Blue-fronted Amazon, Amazona aestiva
The Blue-fronted Amazon (Amazona aestiva), also known as the Turquoise-fronted Amazon and Blue-fronted Parrot, is a species of parrot that is found in eastern Brazil, northeastern Bolivia, Paraguay and northern Argentina. Its preferred habitat is forests (except dense humid forests), woodlands, savannas, and palm groves. There is a small feral population of this species in the greener parts of Stuttgart in Germany. Two subspecies are recognized.
The adult is about 15 inches long and has blue forehead feathers, and a yellow face and crown. The beak is mostly black. Sexes are alike in appearance. The young are duller than the adult. There are significant variations in both the facial pattern and amount of coloration to the shoulder in individuals.
The Blue-fronted Amazon nests in trees in an existing cavity. The female lays three to five white, oval eggs and incubates them for about 27 days. The chicks leave the nest about 60 days after hatching.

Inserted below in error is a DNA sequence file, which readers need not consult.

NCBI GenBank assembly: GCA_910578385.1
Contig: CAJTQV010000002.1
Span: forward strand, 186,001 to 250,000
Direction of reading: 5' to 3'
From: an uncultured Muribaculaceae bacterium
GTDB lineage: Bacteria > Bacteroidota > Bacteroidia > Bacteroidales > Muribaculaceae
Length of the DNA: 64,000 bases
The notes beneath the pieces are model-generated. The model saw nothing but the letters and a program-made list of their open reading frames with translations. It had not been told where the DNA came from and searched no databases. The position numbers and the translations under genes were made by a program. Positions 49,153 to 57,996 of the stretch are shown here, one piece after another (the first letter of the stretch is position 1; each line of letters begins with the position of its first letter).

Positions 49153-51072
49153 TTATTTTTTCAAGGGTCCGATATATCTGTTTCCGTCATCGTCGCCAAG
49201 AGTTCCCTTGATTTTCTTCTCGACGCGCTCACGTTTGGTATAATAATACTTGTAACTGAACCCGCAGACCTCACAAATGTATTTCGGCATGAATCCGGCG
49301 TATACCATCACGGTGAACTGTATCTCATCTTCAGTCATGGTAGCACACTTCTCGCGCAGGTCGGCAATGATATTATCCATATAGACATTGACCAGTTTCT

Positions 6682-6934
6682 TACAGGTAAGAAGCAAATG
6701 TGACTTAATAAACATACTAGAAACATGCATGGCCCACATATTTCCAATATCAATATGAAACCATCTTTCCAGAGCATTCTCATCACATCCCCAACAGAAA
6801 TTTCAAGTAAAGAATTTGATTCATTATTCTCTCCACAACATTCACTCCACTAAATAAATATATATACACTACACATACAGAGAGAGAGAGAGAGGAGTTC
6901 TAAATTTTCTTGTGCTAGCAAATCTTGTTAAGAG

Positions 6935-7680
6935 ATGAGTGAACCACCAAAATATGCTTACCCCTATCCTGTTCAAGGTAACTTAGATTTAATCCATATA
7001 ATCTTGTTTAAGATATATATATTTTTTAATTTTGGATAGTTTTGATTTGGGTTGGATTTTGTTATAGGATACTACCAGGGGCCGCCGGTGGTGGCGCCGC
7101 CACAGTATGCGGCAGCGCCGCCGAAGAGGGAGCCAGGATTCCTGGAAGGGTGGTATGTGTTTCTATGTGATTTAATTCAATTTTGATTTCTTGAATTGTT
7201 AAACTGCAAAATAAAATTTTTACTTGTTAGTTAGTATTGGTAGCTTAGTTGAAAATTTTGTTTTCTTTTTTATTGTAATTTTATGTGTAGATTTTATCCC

Though this species is fairly common throughout its range, there has been evidence of a decline in population, partly due to its popularity in the pet trade. Since 1981, an estimated 413,000 birds have been captured for trade as pets. It has been introduced accidentally to areas that are not natural parts of its range as well. This species is one of the most popular pet birds in South America and around the world. It is popular largely due to its talking ability (ranked third among birds). It also has a beautiful singing voice. It is typically not shy and will perform for strangers. It also tends to be an active species and will play with toys for several hours at a time.
Image Caption: Blue-fronted Amazon in a tree in Brazil. An individual from the feral population in Sao Paulo, Brazil. Credit: Snowmanradio/Wikipedia (CC Attribution 2.0)